GERMANY: Top Euro politician accused of plagiarism

German politician and European Parliament Vice-president Silvana Koch-Mehrin is alleged to have used plagiarisms in at least a quarter of her doctoral thesis.

Free Democrat Koch-Mehrin took her doctorate in economic history at the University of Heidelberg 11 years ago. The Heidelberg public prosecutor's office has announced that she has no legal action to fear because prosecution of copyright infringement is limited to five years.

However, the University of Heidelberg does intend to examine the matter, and Koch-Mehrin could eventually be stripped of her doctoral title if the allegations prove justified. This was the case with the Christian Social Union's Karl-Theodor zu Guttenberg a few weeks ago, and the plagiarism scandal prompted his resignation as defence minister.

Unlike zu Guttenberg, however, Koch-Mehrin has maintained a low profile on the issue.

Her party, the junior member of the ruling Christian Democrat and Christian Social-Free Democrat coalition, has experienced disastrous state parliament election results in recent months and has slumped to an all-time low in popularity. A senior politician involved in an academic scandal would hardly help this predicament.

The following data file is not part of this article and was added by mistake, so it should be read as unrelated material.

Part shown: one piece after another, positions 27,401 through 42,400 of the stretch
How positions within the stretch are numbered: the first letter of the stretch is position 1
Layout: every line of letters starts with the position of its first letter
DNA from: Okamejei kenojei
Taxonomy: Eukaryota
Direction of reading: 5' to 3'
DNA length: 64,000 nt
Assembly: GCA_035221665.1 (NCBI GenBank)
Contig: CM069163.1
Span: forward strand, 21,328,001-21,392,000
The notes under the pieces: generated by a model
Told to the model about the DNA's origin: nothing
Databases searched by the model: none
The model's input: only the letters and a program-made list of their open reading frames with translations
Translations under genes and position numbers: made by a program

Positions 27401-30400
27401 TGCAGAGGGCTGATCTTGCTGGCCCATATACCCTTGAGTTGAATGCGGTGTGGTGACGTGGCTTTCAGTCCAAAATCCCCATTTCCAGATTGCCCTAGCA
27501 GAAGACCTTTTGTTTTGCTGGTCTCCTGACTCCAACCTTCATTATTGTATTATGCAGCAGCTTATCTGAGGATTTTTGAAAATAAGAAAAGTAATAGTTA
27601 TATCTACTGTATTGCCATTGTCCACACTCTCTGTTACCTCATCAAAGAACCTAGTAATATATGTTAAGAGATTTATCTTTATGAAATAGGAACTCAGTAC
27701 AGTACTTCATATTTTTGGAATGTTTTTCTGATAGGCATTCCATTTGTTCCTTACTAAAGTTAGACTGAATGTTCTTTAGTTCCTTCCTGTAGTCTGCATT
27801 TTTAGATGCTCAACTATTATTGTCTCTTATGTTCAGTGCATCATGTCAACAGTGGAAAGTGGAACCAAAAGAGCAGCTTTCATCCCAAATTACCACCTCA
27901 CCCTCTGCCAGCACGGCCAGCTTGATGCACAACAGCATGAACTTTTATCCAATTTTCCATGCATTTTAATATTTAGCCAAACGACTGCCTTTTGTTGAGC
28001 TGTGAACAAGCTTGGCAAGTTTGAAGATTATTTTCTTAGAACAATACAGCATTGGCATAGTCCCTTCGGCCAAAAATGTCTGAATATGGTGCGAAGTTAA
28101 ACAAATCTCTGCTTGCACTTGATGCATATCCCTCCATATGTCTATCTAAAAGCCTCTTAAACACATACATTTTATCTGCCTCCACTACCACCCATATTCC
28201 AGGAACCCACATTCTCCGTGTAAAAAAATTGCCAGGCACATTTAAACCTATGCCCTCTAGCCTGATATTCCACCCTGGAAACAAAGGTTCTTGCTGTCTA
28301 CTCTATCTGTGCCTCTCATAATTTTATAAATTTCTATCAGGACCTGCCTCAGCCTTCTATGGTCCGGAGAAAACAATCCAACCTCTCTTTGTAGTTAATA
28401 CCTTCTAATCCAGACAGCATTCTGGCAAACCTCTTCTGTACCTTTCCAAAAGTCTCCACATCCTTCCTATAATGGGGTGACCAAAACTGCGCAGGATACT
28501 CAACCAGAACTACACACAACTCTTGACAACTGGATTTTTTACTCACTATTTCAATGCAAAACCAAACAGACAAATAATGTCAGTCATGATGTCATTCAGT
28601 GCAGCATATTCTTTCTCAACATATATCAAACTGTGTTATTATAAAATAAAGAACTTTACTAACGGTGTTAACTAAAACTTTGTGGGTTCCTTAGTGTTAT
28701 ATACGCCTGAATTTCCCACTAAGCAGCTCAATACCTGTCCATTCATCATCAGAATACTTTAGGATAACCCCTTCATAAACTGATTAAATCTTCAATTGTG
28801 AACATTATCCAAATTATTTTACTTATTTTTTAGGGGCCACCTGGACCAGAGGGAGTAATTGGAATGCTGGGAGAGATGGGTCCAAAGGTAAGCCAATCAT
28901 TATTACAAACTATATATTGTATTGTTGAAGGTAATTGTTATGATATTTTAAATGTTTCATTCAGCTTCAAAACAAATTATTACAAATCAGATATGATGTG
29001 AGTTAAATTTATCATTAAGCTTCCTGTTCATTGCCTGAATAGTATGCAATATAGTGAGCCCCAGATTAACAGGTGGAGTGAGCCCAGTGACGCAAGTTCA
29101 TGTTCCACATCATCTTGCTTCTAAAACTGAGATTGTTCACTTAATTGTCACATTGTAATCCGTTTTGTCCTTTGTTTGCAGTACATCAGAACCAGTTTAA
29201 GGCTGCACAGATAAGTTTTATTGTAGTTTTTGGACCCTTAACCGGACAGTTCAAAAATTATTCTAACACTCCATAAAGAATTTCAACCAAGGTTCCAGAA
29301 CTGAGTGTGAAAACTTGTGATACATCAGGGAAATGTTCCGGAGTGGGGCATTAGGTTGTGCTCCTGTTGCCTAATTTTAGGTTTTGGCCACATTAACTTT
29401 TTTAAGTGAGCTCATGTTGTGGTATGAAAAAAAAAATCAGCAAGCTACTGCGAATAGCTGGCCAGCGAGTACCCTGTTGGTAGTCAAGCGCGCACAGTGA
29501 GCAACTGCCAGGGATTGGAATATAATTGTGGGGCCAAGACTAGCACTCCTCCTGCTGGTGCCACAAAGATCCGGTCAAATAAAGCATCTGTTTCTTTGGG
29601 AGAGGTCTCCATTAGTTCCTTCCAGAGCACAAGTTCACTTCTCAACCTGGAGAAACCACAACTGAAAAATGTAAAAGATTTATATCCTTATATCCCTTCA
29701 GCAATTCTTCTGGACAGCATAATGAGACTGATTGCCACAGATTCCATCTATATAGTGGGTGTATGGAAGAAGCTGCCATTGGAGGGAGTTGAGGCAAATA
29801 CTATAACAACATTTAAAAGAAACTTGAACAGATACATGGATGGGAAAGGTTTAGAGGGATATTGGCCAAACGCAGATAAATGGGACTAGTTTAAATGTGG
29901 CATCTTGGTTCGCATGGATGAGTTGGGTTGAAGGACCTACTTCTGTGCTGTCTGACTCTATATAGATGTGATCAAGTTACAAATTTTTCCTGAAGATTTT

Responding to demands by opposition Social Democrats, Koch-Mehrin referred to the outcome of the University of Heidelberg's investigations, which could still take a few weeks.

Apparently, German professors are frequently faced with academic misconduct.

The Bonn-based Institut für Forschungsinformation und Qualitätssicherung, or IFQ (Institute for Research Information and Quality Assurance), claims that around 40% of higher education lecturers have been confronted with stolen ideas, plagiarisms and other violations of academic rules lately.

There also appears to have been many cases of false authorship, with researchers claiming to be authors of studies they were not involved in. The IFQ study was conducted among more than 3,000 professors in Germany last year.

IFQ director Stefan Hornbostel believes that the huge number of doctoral titles being awarded - more than 25,000 in 2009 alone - could jeopardise academic standards. The lion's share of doctorates is done in medicine. "The title is awarded for theses in medicine that would just about pass as a term paper in other subjects," Hornbostel remarked.